The following sections, 106.230 to 106.290, provide that in a civil proceeding, the prosecuting attorney shall file the complaint in the circuit court and judgment can be rendered removing the sheriff (and certain other public officials) from office. The defending sheriff or other official has the right to a trial by jury. Removal by this method is a public proceeding and not by a private individual who believes himself specially injured. It is not, however, the exclusive method used to remove an officer who has forfeited his office for neglect of duty.

The Attorney General can bring an ouster suit in Quo Warranto directly in the Supreme Court. In State on inf. of McKittrick v. Williams, 346 Mo. 1003, En Banc, 144 S.W.2d 98, the Sheriff of Jackson County was ousted from office for failure to enforce the liquor, vice and gambling laws, and in State ex inf. Dalton v. Mosley, 365 Mo. 711, En Banc, 286 S.W.2d 721, the Sheriff of St. Louis County was ousted from office because of a lax policy toward gambling.

In the Williams case, supra, the Court stated, 144 S.W.2d at page 104, that the sheriff had a duty to be alert with respect to possible violations of the criminal laws of the State and must use some diligence in ferreting out crime.

This latter proceeding is also a public prosecution to protect the public interest if an official does not perform the duties imposed upon him by law. Thus, the public is not without remedies.

Plaintiff has cited no cases, nor has this Court found any, which would uphold his theory of liability, which appears to be, that it is his duty to bring the sheriff to account in damages, and to uphold the moral tone of the community. He has not alleged any actionable injury to himself or his property or that the sheriff failed to perform some duty which the sheriff owed to him individually. He cannot invoke the criminal law in an attempt to appoint himself as a guardian of the morals of Douglas County.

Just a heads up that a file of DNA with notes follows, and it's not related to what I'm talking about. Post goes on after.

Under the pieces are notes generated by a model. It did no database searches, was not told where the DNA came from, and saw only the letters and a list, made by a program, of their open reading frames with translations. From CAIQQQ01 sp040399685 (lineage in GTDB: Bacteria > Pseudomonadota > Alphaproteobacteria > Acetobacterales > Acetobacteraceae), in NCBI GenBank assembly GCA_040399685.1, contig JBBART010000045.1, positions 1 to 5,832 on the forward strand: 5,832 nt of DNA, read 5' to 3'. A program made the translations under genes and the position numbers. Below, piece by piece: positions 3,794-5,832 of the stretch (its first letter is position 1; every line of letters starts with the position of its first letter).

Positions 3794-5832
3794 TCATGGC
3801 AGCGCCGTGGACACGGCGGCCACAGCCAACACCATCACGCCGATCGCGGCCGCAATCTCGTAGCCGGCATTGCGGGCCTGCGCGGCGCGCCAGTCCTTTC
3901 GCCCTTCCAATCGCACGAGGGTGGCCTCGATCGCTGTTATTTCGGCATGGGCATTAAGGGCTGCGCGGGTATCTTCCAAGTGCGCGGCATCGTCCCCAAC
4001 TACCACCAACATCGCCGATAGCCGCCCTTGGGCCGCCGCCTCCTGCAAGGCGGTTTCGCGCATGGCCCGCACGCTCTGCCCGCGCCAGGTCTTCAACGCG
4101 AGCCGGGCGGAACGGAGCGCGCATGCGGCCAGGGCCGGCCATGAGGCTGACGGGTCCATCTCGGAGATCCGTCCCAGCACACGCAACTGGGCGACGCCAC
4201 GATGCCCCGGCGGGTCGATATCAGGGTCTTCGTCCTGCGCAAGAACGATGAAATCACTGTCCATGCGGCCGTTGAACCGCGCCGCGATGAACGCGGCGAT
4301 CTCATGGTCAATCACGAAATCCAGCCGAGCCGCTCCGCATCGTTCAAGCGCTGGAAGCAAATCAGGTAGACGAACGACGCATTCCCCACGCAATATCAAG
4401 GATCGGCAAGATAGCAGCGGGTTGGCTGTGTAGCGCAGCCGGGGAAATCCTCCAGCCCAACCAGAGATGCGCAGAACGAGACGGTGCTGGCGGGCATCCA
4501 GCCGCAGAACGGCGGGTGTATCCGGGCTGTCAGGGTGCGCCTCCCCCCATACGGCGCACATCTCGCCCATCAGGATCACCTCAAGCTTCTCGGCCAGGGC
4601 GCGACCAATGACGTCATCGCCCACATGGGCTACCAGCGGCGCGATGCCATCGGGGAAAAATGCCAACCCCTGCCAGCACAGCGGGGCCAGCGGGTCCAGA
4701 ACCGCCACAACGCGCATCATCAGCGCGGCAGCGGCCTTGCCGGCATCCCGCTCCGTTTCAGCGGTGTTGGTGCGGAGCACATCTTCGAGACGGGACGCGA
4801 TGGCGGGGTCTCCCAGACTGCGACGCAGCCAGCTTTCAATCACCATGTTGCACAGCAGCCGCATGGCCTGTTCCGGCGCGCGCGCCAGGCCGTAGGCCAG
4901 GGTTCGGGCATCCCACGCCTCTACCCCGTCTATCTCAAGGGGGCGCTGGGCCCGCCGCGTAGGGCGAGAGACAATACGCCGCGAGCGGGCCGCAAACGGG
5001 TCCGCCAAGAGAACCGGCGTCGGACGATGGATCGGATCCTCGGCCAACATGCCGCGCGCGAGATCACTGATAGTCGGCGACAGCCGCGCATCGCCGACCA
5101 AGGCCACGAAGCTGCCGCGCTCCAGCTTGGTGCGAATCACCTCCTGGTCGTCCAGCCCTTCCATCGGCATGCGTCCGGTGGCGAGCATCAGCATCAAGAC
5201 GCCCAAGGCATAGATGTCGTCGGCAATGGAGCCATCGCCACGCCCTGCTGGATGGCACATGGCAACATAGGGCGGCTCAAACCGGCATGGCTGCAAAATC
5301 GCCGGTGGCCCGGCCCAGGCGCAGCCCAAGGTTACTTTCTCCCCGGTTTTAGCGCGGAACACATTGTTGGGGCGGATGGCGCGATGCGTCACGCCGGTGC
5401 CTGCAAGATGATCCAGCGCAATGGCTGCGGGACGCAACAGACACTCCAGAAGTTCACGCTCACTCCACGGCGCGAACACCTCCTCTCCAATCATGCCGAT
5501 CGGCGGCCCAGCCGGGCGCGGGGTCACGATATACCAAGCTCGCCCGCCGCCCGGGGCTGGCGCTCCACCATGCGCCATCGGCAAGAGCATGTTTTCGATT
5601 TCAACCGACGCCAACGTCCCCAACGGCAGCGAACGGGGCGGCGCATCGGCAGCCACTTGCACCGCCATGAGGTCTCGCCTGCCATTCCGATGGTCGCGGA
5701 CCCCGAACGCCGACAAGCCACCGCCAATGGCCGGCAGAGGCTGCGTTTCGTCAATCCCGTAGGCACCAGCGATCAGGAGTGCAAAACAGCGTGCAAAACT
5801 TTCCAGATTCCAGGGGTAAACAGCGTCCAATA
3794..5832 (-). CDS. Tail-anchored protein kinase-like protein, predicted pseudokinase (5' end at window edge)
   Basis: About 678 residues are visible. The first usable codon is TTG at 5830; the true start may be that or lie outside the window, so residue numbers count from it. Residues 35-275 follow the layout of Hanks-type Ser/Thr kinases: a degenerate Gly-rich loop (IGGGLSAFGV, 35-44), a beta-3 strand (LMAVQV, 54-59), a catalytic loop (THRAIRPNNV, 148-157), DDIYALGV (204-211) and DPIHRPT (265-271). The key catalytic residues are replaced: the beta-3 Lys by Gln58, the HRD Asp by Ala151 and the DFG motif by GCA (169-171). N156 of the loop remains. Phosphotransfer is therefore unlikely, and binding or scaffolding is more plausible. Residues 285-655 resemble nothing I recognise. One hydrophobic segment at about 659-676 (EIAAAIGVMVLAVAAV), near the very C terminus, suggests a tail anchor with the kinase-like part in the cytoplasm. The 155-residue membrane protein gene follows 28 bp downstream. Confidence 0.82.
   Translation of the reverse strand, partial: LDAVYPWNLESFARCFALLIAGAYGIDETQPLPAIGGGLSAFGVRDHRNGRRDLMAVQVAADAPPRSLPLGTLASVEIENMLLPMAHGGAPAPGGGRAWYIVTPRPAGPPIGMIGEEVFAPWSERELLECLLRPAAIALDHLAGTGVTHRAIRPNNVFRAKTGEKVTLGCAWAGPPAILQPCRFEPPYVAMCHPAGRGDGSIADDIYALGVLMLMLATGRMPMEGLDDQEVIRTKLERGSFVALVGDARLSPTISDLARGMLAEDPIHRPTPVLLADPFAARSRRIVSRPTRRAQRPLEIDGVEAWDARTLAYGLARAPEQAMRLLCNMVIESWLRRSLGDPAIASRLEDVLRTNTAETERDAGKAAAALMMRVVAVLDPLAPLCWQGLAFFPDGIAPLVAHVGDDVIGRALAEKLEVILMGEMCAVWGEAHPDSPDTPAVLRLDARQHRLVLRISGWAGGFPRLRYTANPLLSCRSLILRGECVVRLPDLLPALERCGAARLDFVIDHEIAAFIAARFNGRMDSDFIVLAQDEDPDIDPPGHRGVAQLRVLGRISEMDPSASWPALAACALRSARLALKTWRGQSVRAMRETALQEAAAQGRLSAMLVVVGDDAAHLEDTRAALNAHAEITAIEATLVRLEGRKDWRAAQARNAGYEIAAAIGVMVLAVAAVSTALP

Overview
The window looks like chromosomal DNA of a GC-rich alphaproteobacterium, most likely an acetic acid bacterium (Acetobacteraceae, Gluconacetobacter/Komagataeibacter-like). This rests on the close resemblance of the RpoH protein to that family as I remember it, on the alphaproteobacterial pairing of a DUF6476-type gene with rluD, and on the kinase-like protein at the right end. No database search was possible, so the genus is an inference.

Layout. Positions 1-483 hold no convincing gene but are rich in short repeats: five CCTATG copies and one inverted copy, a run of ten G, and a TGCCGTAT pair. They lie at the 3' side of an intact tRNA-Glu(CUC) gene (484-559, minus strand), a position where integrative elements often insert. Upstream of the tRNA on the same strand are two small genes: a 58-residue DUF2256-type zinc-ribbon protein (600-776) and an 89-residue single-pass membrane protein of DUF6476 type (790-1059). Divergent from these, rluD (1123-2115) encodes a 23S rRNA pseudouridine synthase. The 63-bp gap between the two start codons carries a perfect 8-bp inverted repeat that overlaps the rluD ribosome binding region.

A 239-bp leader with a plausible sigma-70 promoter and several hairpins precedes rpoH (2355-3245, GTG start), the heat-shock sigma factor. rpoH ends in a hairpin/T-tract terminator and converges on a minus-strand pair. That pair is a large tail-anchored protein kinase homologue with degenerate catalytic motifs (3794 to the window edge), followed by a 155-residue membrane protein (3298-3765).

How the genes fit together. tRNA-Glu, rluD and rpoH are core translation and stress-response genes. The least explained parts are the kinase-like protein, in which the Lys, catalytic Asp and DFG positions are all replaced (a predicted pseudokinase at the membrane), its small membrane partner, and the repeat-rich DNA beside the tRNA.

In 1856, the Supreme Court of the United States in South v. Maryland, 18 How. 396, 59 U.S. 396, 15 L. Ed. 433, held that plaintiff had failed to state a cause of action against the sheriff where it was alleged that plaintiff had been held by certain evildoers for four days and until he paid a ransom of $2500, while the sheriff stood idly by and failed to enforce the peace of the State of Maryland. The Court held plaintiff had alleged no specific individual right withheld by the sheriff, nor had the sheriff been charged with any misfeasance or non-feasance in his ministerial capacity in the execution of any process in which the plaintiff was concerned.

This case has been cited in many jurisdictions for the proposition that a private individual does not have a cause of action against a sheriff for his default as a conservator of the peace. The Supreme Court of the United States said: "As conservator of the peace in his county or bailiwick, he is the representative of the king, or sovereign power of the State for that purpose. * * *. He may upon view, without writ or process, commit to prison all persons who break the peace or attempt to break it, he may award process of the peace, and bind any one in recognizance to keep it. He is bound, ex officio, to pursue and take all traitors, murderers, felons, and other misdoers, and commit them to jail for safe custody. * * *.

"It is an undisputed principle of the common law, that for a breach of a public duty, an officer is punishable by indictment; but where he acts ministerially, and is bound to render certain services to individuals, for a compensation in fees or *580 salary, he is liable for acts of misfeasance or non-feasance to the party who is injured by them.

* * * * * *

"* * * Actions against the sheriff for a breach of his ministerial duties in the execution of process are to be found in almost every book of reports. But no instance can be found where a civil action has been sustained against him for his default or misbehavior as conservator of the peace, by those who have suffered injury to their property or persons through the violence of mobs, riots, or insurrections."